I am lucky enough to own a few books that I consider really beautiful (not valuable…. it’s not the same thing.) Here’s a selection. The pictures don’t do them justice.
Neuromancer by William Gibson
There is a little story behind this one. I had this book in a battered paperback edition, with a horrible cover. I asked the eldest Miss Oblique if should be kind enough to make me a new cover. Instead, she bought me this lovely hardback edition, with a nice texture to the cover and eminently readable print. I don’t consider a book beuatiful if it’s not readable. (It’s a great book: the original cyberpunk novel. More on William Gibson in a later post, I think.)
Looking at London by Ronald Searle and Kaye Webb
I have read this book endlessly, as can be seen. It is a series of sketches of people and places in London by Ronald Searle, with commentaries by his then wife, Kaye Webb. It’s battered but lovely, with a soft cover and what was an attractive dust cover. Both drawings and writing are charming. This book belonged to my grandfather. (See My grandfather’s books: A gentle tribute to a gentle man )
Gong Dreaming (Parts 1 and 2) by Daevid Allen
It’s very hard to explain the contents of these books to anybody who doesn’t know about the Planet Gong. Let’s just say they are autobiographies of that totally individual and remarkable musician and poet, Daevid Allen…. or Bert Camembert….. or Dingo Virgin….. or….. They centre on the formation of the band called Gong, which you may know is one of my all-time favourites. (See Musical Bodies) Much of the text has a philosophical and spiritual nature. The illustrations, photographic or otherwise, are fascinating. The reliability of the facts is….. suspect. To my pleasure, my copy of Gong Dreaming 2 is signed; not that I approve of cults of personality, you understand.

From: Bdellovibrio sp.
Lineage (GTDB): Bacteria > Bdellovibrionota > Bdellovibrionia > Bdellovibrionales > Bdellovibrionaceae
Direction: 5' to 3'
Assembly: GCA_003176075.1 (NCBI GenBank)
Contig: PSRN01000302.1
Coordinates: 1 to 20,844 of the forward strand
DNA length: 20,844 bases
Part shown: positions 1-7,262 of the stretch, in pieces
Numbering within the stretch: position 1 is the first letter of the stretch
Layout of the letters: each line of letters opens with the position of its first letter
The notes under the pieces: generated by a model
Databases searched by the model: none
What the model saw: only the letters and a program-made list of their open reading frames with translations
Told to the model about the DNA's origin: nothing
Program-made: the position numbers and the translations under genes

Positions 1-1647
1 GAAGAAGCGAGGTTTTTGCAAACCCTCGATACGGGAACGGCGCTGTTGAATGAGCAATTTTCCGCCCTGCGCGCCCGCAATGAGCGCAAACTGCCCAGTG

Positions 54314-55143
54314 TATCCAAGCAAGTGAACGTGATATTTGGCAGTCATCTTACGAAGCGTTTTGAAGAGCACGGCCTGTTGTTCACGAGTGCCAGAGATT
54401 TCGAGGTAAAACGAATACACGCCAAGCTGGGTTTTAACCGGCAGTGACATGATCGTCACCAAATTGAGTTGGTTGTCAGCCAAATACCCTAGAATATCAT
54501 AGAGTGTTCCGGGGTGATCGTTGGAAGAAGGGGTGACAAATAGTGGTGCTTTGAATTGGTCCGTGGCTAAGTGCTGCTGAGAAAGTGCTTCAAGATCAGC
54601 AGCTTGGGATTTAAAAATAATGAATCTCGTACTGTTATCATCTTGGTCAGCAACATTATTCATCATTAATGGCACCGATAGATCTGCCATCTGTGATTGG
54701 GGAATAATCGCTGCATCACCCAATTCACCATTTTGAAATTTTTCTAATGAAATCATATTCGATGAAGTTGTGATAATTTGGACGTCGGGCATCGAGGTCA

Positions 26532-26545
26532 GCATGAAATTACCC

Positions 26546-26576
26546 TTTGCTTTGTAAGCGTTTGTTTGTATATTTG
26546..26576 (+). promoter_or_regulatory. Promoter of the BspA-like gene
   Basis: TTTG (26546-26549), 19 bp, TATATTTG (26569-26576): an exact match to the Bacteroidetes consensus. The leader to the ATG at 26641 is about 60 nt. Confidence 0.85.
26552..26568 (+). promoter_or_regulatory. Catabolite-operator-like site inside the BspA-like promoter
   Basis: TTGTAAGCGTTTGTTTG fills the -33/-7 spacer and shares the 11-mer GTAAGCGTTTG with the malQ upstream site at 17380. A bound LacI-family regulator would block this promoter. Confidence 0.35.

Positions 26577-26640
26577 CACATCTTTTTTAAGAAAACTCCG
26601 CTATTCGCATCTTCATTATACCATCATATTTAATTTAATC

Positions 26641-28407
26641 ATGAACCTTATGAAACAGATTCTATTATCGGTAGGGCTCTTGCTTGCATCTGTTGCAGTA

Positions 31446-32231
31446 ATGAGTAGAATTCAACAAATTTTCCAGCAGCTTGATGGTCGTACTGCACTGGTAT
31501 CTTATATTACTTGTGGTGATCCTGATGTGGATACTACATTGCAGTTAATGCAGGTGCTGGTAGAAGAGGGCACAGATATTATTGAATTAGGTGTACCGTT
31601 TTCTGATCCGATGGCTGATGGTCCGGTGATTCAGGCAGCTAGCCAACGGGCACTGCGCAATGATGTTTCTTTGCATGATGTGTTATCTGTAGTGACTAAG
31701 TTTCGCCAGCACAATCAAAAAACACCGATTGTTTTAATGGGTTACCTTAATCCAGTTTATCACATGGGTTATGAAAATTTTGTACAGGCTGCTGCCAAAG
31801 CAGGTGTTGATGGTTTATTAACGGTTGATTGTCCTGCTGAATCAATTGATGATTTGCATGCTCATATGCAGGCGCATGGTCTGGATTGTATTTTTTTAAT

Rice’s Architectural Primer by Matthew Rice
Another gift, this time from the FPs. This is a beautiful book, as well as a useful one. It is what it says; the illustrations are lovely and lovingly annotated. The paper is satisfyingly good quality.
Tour de France 100 by Richard Moore
This time, the contents of the book (mostly photographs) are what make it impressive. There are photographs from the beginning of the Tour to the 100th (the Bradley Wiggins victory). As with television coverage, the landscapes are perhaps the most visually striking aspect, but the cyclists, from the black and white supermen to the modern supermen, are the heroes.
Miss Pettigrew Lives for a Day by Winifred Watson
Again, this was a present, again from the eldest Miss Oblique, a lover of books and lovely things. In fact it was a retirement gift. It’s a charming text, written in 1938; but it’s here because it is a beautiful book, in a modern edition by Persephone Books. As you can see, it has lovely endpapers; it has lovely illustrations; it’s just lovely, and another good argument for ‘real’ books rather than e-books. (Again, see various past posts; I have decided both formats are good.)
(On reading this through, I realise I have not addressed what makes a beautiful book. In this case, I only claim the beauty to be in the eye of the beholder.)